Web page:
Hong Kong police used pepper spray and made multiple arrests on Sunday as small groups of black-clad pro-democracy protesters targeted some of the city's malls, ending a rare lull in violence.
Flashmob protests and vandalism broke out in multiple locations, prompting riot police to use pepper spray and make arrests in at least two shopping centres as members of the public heckled the officers.
AFP reporters in a Sha Tin mall saw a secondary school girl and a 16-year-old boy arrested, the pair shouting out their details as officers led them away.
Earlier in the afternoon an elderly woman was knocked over in the same mall after a fight broke out when a shopper tried to stop protesters from spraying graffiti.
Masked activists had also trashed restaurants run by Maxim's, a catering giant owned by a tycoon that has become a frequent target because his daughter has criticised the pro-democracy movement.
The skirmishes are the first to break out in three weeks.
Hong Kong has been upended by six months of massive pro-democracy protests that have seen violent battles between police and hardcore demonstrators, as well as regular transport disruption.
The past month had seen a lull in the violence and vandalism after pro-democracy parties won a landslide in local council elections.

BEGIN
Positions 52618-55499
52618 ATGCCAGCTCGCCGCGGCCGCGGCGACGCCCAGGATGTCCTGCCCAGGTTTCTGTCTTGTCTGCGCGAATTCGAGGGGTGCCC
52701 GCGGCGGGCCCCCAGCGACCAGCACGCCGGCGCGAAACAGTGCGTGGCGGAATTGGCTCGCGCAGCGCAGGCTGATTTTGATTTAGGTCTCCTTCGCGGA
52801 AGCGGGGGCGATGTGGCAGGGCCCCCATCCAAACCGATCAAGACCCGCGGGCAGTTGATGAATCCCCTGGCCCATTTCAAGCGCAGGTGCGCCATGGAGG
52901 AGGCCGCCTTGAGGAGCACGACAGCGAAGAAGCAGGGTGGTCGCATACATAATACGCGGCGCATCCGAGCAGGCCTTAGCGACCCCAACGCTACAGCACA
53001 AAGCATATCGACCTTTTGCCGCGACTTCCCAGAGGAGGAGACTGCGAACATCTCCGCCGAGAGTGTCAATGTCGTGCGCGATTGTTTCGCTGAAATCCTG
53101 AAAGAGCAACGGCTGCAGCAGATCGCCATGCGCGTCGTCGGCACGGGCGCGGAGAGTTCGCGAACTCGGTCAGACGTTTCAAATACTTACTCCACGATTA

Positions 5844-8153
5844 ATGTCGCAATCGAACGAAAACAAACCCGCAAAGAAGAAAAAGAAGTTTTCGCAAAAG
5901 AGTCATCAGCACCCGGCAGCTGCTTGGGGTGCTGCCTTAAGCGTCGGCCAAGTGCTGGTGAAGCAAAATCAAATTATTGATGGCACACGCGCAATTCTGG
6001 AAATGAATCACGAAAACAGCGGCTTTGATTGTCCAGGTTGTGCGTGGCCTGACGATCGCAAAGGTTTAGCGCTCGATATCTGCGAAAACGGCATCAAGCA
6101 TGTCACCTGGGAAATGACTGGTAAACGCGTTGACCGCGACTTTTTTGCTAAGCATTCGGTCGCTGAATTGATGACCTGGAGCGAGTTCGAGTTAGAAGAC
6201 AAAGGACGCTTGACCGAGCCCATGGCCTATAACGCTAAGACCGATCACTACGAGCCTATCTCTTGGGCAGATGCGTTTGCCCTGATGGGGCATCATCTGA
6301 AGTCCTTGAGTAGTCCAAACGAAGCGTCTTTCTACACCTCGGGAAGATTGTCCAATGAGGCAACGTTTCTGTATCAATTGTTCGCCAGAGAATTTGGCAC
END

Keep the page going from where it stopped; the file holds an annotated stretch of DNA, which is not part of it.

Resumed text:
Last Sunday an estimated 800,000 marched peacefully through the streets.
But public anger remains as Beijing and city leader Carrie Lam show no sign of giving further concessions despite the election success.
Lam is currently in Beijing for an annual visit and is set to meet President Xi Jinping on Monday.
The protests were ignited by a now scrapped plan to allow extraditions to the authoritarian mainland but have since morphed into a revolt against Chinese rule.
Among the movement's demands is an independent inquiry into the police and fully free elections.
In a separate protest, around 1,000 people waving Chinese flags rallied in a park on Sunday afternoon in support of the city's police force.
Coupled with the trade war, the protests have hammered the economy and helped tip the city into recession as tourists stay way.
Hong Kong's airport on Sunday reported its steepest drop in passengers in a decade -- down 16 percent in November compared to the same month the year before.